For me, Japanese anime seems a gift that keeps on giving. Perhaps a better way to put it is that it’s a well that hasn’t yet come close to running dry for me. For one, there is a ton of Japanese anime and even Sturgeon’s Law gives good results on such a big catalog.
There is also that it seems, on average, more nuanced and perceptive than modern Western storytelling. Or it could be a combination of over-familiarity with our dregs and the same cherry-picking selectiveness that sometimes makes the BBC seem superior in contrast (it’s so not).
In any event, here are four I enjoyed recently and can recommend.
First, I have to mention that my OLED TV, as most such do, has rather involved color controls. Some are presets for different viewing modes, such as Sports (bright, fast) or Dark Room (dim, low contrast). When it comes to anime, I turn it to Vivid — bright saturated colors that make animation look even more comic book like.
I have to remember to turn it back for live action or everything looks very lurid, but I love how it makes animated shows really pop visually. (Not that it helped much with the muddy darkness of the last series I’ll mention.)
Gate (2015; one season, 24 episodes; Hulu) I really enjoyed this! It wasn’t quite what I expected based on its thumbnail description. In fact, it was kind of the opposite of what I expected. A friend had recommended this several times, and it was because he brought it up repeatedly that I finally gave it a try. He was right.
The Hulu description starts off: “A gate to another world appears in the middle of Tokyo’s Ginza District, and the citizens of Tokyo are attacked by cavalry, dragons, and demons.” To be honest, I stopped reading carefully at that point. It sort of said it all; I got the picture. Or so I thought.
If only I’d read the rest, especially the last sentence, more carefully, “Itami, an otaku who was in the area to purchase his long-awaited doujinshi, becomes the accidental hero of the day and gets promoted to second lieutenant of the Self-Defense Force. Not long after, he’s sent on a mission through the gate into the other world with typical otaku-like expectations of what he’ll find there.”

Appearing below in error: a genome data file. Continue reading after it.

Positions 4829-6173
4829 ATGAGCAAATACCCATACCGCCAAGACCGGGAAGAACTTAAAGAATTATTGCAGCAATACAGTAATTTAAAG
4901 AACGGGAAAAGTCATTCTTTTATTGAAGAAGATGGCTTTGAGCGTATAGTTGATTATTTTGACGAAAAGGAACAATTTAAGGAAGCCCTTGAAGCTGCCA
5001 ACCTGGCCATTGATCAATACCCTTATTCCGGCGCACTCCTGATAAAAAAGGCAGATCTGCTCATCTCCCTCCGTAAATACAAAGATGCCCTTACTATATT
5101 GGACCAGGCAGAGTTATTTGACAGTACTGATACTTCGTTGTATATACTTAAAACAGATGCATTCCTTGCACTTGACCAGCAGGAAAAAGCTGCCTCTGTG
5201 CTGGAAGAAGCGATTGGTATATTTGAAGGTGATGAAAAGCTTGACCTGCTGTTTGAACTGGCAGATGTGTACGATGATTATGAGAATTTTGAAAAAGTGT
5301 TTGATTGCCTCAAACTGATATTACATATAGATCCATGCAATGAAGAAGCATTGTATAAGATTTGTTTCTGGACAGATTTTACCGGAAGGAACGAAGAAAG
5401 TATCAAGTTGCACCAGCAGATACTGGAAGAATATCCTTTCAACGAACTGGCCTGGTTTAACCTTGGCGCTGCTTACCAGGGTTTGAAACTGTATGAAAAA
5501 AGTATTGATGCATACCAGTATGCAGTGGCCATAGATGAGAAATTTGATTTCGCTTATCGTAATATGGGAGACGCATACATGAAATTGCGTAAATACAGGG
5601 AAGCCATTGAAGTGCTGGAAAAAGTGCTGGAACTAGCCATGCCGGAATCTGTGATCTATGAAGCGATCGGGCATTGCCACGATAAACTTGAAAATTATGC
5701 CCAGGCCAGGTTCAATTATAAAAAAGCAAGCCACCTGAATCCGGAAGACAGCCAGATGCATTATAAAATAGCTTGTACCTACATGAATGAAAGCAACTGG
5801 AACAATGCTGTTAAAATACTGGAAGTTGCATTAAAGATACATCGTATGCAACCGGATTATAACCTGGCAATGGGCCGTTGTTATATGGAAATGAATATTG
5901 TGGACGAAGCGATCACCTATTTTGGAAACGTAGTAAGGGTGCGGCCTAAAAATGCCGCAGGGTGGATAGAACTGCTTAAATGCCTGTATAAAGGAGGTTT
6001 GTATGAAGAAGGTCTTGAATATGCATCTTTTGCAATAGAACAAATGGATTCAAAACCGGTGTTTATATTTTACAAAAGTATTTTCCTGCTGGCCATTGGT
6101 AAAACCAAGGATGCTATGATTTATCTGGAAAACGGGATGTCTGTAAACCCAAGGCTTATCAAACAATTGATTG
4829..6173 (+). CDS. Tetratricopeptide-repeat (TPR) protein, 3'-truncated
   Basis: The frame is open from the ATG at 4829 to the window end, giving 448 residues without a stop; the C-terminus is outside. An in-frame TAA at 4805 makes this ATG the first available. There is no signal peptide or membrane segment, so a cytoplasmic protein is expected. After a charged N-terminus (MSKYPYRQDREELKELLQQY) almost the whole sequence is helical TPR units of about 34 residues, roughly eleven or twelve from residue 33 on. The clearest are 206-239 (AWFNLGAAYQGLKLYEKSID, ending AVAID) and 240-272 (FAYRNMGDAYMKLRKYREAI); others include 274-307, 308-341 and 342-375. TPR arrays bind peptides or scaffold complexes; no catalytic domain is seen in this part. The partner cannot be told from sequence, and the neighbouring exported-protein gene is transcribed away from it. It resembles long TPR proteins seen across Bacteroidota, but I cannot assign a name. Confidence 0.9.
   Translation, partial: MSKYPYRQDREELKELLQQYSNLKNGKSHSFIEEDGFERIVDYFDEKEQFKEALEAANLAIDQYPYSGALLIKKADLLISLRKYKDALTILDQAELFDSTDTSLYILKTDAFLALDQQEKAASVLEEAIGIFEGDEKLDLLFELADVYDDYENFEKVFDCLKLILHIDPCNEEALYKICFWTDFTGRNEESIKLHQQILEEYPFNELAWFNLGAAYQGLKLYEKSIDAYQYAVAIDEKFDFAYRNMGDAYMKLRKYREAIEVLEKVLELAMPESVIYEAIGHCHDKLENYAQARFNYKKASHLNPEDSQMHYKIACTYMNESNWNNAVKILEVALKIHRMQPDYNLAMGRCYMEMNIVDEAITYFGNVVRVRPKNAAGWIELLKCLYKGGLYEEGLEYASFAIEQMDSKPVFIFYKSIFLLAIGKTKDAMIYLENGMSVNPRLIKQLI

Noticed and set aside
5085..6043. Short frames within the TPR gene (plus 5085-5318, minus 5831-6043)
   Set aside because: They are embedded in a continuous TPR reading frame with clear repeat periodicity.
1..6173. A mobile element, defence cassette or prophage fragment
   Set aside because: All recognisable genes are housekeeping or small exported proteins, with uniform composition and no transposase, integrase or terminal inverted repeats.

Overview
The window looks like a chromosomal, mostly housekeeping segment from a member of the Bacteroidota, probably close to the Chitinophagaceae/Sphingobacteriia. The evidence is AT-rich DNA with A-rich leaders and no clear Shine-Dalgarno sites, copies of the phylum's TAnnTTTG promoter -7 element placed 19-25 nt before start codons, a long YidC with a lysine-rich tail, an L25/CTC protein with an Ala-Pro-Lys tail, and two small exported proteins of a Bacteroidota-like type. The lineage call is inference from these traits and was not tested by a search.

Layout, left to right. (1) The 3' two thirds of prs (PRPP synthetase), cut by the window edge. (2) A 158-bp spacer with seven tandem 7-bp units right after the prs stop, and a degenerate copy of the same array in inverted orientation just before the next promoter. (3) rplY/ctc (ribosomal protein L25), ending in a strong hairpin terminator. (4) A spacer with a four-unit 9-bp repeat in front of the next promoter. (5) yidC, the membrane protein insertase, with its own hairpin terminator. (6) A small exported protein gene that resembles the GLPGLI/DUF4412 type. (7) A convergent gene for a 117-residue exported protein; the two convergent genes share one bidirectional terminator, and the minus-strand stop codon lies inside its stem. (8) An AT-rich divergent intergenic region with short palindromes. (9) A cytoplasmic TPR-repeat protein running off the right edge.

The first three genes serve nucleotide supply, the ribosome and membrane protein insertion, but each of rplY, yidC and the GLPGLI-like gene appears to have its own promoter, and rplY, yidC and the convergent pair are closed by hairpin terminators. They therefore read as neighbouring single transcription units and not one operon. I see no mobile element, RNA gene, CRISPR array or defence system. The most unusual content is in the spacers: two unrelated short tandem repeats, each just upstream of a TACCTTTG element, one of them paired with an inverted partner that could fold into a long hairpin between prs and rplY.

The part about going to the other side of the gate is what didn’t register. I pictured a story set in Tokyo, with the Japanese dealing with the invaders. I was thinking along the lines of Gojira. This isn’t that. At all.
For one thing, although Hulu doesn’t bill it as a comedy, it’s pretty funny. The comedy is situational, not gag-based; some it had me laughing loudly many times. For all that, there’s plenty of action and battle.
Contrary to my expectation, most of the story takes place in the fantasy world on the other side of the gate. At first, per the Hulu description, there is an invasion, and Tokyo is caught unawares. There is much initial loss of life, but despite flying dragons and other beasts, the attackers are essentially Medieval technologically, and, once the Japanese Special Defense Force (JSDF) shows up, the invaders get their asses handed back.
Next the Japanese government declares the territory beyond the gate as the Special Region and sends their army to invade the invaders back. To establish peace and trade, of course. It’s speak softly, sue for peace, but carry a really big dangerous stick and don’t take any crap diplomacy.
The empire in the other world sends wave upon wave of armies to fight them off because everyone assumes the Japanese are like them: intent on pillaging and destroying. They assume payback for the invasion they mounted against the Japanese.
Since they seriously outnumber the seemingly small JSDF force, they can’t wrap their heads around why they are utterly decimated every time while the Japanese suffer only lightly. It’s the Roman empire versus modern mechanized warfare, that’s why. It’s bloody as hell, but it’s also kinda funny in a dark way. It’s so completely one-sided.
Yōji Itami, mentioned in the Hulu description, is the protagonist. He seems to be something of a slacker fanboy, but there’s a bit more to him. Or perhaps, it’s hinted, a lot more. In any event, as the description says, coincidence (and his quick reactions, let’s be honest) promotes him to high rank in the counter-invasion, and he ends up in the center of things.
Which includes four female characters from the other world: a 300-year-old Dark Elf, a (mind addled) 165-year-old High Elf, a 961-year-old Demigoddess (of death), and a 15-year-old mage. (I’m fascinated by Rory Mercury’s being 961 years old. In the Bible, Methuselah lived to be 969.)
Itami is also connected with 19-year-old princess Piña Co Lada. She and her small all-female army of Rose Knights meet Itami and learn he wants peace. Part of the humor comes from the princess completely misunderstanding Itami, who is trying to be very accommodating and wouldn’t harm a fly. But given the power she’s seen the Japanese wield, she assumes he’s making nicely cloaked threats and demands. She fears for the utter destruction of the empire, and he’s just trying to set up trade. It’s a cute comedy of misunderstanding.
This one gets a strong Ah! rating and an unqualified recommendation. It was sheer fun, plenty of action, some real laughs, just a delight all around. It’s based on a novel series by Takumi Yanai, and there is a manga as well.